Using linking words or phrases is a great way to introduce a new paragraph. These words relate the ideas of the previous paragraph to that of the new paragraph. This also means they typically do not begin abstracts, which are usually at the very beginning of your academic work.

Transition words are important for connecting ideas in a sentence. They ensure a smooth flow when reading and also help prevent jarring mental leaps in between sentences and paragraphs. In essence, they help give a flow to the numerous paragraphs in your thesis, essay or paper.

Transition Words for Essays

Transition words are very important for your essays. In academic writing, your primary objective is to convey information in a concise manner. Transition words help you achieve your objective by establishing sensible connectives between words, sentences, and paragraphs. Apart from improving the flow of your writing, making it sound better, transition words guide readers through complex information.

These words carry specific meanings that cue the reader to think or react in a certain way. Whether words or phrases, transitions act as a guide. They convert the reader’s thoughts to your way of thinking, enabling a smooth delivery of information. Using transition words can affect your grade. Misuse of these words can negatively impact your grades. Students who use transition words correctly earn higher grades compared to those who misuse or do not use these words, as incorrect usage gives an impression of disorganization and lack of flow of ideas.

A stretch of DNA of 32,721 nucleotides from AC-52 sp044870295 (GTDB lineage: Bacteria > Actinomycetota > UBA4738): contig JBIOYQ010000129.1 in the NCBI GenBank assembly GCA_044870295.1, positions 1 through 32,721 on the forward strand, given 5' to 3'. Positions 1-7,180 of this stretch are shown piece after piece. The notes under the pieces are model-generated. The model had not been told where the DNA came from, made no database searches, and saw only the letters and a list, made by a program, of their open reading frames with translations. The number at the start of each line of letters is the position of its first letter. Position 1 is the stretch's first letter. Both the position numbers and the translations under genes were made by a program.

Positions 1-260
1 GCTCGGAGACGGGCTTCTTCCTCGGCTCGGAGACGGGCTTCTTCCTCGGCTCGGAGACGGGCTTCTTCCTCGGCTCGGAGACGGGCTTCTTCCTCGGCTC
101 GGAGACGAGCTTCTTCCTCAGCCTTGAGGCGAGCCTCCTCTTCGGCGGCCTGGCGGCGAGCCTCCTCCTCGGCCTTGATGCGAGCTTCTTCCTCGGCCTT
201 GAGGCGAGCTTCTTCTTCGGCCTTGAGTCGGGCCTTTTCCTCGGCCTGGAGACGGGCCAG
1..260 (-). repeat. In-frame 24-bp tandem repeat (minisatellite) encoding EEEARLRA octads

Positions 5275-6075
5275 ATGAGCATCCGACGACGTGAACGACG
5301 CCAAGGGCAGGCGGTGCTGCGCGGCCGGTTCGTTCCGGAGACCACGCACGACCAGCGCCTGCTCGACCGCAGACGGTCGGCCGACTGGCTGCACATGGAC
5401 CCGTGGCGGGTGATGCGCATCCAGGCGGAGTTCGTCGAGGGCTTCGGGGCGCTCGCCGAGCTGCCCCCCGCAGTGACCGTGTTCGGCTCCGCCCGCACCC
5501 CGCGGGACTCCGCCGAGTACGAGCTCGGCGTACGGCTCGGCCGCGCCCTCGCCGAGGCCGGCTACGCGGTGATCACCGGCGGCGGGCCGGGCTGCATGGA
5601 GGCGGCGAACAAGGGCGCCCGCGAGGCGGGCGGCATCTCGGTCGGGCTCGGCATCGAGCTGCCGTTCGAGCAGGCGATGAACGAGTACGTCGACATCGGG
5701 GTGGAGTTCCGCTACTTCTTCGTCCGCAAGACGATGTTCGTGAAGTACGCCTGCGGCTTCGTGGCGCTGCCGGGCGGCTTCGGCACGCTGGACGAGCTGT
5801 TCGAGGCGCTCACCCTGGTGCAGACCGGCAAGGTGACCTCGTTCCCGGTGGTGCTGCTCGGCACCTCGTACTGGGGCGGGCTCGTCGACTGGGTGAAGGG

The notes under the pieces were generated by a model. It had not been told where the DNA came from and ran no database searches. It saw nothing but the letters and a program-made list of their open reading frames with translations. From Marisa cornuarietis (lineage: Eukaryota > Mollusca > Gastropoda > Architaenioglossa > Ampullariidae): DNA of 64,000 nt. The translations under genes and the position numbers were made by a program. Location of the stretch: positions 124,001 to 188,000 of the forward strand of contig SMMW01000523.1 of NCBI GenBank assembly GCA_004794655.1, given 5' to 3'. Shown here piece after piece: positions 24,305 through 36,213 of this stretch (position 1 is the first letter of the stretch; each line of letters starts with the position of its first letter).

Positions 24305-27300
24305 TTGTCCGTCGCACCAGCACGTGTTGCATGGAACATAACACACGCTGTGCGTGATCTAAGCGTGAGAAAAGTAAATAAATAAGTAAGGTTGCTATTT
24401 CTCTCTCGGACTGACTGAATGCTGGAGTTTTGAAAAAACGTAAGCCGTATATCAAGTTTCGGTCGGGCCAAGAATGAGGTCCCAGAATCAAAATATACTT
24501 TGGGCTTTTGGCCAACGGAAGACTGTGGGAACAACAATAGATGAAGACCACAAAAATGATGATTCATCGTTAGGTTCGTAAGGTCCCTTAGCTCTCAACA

GOOD TO KNOW: Read our article about How to write an essay introduction!

Transition Word List

Definition: These transitional words add more information and express acceptance on what you already talked about. They also build on a related concept.

Examples: and, as well as, moreover, not to mention, like, moreover, as well as, together with, of course, likewise, comparatively, correspondingly, similarly, furthermore and additionally.

Definition: These transition words serve to contrast two or more things or ideas. Opposition transition words point out changes or other possibilities in the line of thought.

Examples: whereas, however, nevertheless, albeit, rather, although, instead, despite, conversely, otherwise, nonetheless, regardless and notwithstanding.

Definition: These transition words present specific results or intentions.